I've since understood this aspect of my mother, experiencing the same piercing sense of loss and devastation when an old companion departs.  It was a warmer day this past Wednesday.  I cleared my schedule of all my mundane routines - my cat deserved a special day and I wanted to spend it alone with him.  We went to Central Park, a place I always wanted to bring him after coming all the way to NY to join me.  Luckily, we had made it twice before but I knew that today would be his last.  We sat on a huge rock watching the ducks and the tourists and listening to the busker in the background.  "Why didn't I do this more often with you, Meow?", I thought to myself.  The kids are in school now and we could have done this more often.  Reluctantly, I packed up and walked an aimless wander through Fifth Avenue, revisiting the old building which had been our first home.  Lou the doorman comforted me.  (Coincidentally, we now live in a building that replaced the petshop we visited to stock up on his bowl and food when he first arrived.)  As we turned around the corner towards the vet, Meow Meow groaned.  He knew.  Tears streamed down my face and I was a blur of confusion for the rest of the day.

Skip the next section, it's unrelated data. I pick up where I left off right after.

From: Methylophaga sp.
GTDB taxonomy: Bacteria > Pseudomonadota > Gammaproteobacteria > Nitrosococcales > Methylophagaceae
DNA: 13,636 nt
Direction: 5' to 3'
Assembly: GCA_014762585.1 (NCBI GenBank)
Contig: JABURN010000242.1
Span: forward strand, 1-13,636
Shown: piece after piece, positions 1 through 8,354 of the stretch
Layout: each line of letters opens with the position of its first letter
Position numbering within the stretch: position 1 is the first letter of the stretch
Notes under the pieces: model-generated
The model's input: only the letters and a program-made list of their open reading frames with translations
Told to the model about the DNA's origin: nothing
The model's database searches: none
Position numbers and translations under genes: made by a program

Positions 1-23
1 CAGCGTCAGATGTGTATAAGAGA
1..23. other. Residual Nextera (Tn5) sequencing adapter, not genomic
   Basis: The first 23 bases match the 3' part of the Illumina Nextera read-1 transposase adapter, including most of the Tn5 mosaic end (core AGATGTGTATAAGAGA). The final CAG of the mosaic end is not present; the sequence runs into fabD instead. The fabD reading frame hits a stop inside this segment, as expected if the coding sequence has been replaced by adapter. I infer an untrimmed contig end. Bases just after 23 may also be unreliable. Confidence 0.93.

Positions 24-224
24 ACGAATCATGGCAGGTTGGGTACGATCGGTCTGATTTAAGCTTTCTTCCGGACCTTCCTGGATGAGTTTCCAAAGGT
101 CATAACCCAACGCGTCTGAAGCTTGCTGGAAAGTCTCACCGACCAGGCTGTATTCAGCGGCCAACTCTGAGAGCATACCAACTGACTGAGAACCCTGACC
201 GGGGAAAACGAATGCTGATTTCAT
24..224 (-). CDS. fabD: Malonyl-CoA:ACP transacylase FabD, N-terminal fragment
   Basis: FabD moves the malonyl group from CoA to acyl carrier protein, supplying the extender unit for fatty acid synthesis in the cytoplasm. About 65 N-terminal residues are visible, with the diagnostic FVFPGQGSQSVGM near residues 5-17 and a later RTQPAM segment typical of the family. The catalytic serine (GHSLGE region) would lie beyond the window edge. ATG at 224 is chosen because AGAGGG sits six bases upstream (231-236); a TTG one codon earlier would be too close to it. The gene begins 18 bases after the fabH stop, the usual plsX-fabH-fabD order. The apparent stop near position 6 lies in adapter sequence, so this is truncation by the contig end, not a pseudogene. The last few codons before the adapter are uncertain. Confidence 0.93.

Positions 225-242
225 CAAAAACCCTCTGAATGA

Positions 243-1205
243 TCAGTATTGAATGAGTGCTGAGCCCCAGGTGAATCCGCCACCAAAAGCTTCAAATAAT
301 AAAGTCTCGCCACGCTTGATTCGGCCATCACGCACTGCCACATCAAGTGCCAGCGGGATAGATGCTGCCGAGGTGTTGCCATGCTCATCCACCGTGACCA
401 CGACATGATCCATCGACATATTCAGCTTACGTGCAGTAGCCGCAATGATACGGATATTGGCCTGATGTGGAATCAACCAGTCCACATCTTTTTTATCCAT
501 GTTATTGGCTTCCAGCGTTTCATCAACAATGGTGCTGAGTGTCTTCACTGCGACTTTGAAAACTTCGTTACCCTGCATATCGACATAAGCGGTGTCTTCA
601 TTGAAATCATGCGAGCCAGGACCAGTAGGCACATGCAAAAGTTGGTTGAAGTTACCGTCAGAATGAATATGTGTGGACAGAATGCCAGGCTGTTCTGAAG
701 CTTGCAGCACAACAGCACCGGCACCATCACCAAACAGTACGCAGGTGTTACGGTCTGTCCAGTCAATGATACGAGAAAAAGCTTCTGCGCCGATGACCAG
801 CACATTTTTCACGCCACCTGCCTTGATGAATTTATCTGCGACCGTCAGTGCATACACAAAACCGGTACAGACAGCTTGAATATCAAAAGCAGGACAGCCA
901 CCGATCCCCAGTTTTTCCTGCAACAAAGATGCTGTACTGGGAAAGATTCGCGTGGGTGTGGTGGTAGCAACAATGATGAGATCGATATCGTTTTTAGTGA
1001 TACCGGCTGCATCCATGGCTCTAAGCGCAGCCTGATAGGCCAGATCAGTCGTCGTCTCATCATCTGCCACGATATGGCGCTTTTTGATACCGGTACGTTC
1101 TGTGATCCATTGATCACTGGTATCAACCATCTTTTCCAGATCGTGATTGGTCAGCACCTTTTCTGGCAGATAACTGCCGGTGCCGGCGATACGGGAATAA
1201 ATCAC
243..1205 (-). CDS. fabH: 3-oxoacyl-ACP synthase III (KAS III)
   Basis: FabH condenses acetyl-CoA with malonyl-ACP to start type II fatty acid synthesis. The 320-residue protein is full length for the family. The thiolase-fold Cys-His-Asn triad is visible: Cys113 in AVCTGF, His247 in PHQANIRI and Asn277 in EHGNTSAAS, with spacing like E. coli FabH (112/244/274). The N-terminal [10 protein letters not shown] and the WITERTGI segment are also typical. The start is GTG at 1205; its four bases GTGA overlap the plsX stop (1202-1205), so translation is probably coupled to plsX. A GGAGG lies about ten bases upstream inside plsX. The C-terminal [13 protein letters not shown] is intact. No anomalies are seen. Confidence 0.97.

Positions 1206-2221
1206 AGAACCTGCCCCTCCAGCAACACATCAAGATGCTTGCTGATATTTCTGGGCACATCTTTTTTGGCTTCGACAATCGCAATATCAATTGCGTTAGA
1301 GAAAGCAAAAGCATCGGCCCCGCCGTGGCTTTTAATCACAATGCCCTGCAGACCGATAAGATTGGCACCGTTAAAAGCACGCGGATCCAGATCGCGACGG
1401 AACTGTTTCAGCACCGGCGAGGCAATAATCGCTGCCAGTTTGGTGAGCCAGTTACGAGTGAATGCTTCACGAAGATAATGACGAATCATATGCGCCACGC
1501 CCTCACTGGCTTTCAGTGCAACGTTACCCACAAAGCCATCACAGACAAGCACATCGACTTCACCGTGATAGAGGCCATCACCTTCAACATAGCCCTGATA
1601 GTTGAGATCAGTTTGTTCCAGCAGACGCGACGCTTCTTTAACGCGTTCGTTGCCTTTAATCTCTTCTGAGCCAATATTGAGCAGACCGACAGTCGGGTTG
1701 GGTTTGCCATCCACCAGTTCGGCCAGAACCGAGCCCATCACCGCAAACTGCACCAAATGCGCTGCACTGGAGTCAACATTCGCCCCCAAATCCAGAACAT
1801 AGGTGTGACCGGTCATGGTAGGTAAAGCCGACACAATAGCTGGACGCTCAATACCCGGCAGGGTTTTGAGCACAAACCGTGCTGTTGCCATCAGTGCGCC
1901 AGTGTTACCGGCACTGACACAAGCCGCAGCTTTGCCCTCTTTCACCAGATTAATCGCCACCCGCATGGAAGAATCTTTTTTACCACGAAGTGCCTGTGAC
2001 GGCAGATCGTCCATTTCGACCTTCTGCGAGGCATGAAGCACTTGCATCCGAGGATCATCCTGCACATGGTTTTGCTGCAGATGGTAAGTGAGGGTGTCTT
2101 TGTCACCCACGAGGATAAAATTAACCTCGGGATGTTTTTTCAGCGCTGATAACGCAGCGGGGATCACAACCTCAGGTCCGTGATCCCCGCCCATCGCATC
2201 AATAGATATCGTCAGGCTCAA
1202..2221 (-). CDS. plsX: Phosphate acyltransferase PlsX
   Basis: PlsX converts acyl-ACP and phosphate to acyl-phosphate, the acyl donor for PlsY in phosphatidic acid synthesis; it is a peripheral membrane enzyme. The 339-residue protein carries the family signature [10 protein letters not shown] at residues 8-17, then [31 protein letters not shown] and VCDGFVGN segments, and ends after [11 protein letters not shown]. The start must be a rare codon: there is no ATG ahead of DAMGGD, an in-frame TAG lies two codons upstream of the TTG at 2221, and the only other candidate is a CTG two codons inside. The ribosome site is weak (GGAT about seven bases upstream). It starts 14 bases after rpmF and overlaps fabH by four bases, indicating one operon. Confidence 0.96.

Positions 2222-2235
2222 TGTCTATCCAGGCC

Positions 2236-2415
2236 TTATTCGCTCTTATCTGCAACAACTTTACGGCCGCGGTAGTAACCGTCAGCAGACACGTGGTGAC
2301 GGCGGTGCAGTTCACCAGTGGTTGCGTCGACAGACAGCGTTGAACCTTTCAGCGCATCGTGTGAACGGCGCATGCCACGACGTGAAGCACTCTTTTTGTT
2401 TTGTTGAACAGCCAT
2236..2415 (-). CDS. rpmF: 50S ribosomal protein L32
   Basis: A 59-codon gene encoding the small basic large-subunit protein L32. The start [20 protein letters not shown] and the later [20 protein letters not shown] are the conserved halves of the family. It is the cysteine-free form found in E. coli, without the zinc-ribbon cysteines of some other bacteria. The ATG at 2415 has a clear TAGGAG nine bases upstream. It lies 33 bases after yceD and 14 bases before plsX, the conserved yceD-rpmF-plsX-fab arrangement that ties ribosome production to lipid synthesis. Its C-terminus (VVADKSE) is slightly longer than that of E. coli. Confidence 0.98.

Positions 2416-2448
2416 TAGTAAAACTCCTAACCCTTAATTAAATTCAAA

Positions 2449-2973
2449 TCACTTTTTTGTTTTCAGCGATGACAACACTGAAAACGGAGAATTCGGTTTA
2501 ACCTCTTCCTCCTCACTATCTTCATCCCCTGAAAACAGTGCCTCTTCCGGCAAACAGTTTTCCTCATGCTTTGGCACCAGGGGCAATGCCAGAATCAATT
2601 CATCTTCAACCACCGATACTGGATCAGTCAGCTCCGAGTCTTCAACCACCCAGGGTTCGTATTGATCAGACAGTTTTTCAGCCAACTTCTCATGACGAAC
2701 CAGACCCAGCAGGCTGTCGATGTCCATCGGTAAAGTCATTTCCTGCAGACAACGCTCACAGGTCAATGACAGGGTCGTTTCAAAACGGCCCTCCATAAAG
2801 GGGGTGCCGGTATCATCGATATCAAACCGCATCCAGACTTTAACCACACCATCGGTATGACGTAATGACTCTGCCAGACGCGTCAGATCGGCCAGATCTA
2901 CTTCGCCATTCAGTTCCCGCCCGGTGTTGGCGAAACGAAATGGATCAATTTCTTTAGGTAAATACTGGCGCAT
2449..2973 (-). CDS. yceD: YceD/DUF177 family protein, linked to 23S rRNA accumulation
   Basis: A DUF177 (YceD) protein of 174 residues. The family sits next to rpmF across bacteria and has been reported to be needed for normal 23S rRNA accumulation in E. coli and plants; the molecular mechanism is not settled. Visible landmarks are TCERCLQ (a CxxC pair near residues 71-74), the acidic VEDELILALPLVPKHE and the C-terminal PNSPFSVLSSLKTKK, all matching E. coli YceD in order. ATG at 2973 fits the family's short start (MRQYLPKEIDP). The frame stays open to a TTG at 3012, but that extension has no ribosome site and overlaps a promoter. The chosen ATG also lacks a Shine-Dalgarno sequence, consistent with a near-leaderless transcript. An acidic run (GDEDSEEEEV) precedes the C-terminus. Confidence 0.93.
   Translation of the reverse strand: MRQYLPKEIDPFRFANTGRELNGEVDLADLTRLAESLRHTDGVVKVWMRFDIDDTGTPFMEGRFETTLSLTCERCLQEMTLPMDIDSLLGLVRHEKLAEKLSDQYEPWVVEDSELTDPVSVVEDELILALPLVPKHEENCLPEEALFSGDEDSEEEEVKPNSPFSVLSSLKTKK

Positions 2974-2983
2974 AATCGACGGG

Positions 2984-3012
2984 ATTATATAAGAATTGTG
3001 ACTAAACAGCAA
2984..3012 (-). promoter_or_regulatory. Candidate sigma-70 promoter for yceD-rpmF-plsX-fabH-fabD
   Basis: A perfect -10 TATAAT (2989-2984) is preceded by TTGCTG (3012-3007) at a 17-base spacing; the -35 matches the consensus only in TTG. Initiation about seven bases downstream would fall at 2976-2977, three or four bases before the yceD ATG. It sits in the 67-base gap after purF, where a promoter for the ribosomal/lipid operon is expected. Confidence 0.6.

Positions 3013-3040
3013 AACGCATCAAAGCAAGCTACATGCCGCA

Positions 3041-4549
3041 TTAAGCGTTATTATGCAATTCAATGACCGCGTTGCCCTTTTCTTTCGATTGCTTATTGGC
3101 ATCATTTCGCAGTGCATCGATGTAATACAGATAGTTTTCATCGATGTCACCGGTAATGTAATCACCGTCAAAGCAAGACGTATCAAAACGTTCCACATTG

Our special day in Central Park

While working in China, I purchased Meow Meow for US$40 from a Beijing pet shop when he was a two-month-old kitten.   In August 1997, he flew to New York alone to join me. The next evening, I met my husband Tracy for a second time and his opening line was “You have a cat, I have one too!”  Thus began a friendship that ultimately led to a happy marriage and two wonderful kids.  That was Meow Meow’s best legacy.

As with any pet, MM had his unique antics.  He loved baths and would signal that he wanted one by knocking the bottles into the tub, chewed on roses (an excuse Tracy gave for seldom sending me flowers), learnt to roll on the floor and could somersault when we held him – much like his Chinese Olympic compatriots.  Our guests remember him for sneaking off with leftovers in the kitchen.  Yet, Tracy and I called him Howard Hughes for often being the recluse, hiding in the bedroom during our parties. 

A cat that loved Christmas trees and would notify us of the water level, he died two hours before the Rockefeller tree was lit up for the first time this holiday season. 

Meow Meow paced back and forth on the first night when we brought Lizzie home, not knowing what to do with a fellow little creature.  Lizzie turns ten this month and over the years, Meow Meow became her faithful companion.  We will always miss him.  Irreplaceable, memorable – my very best friend.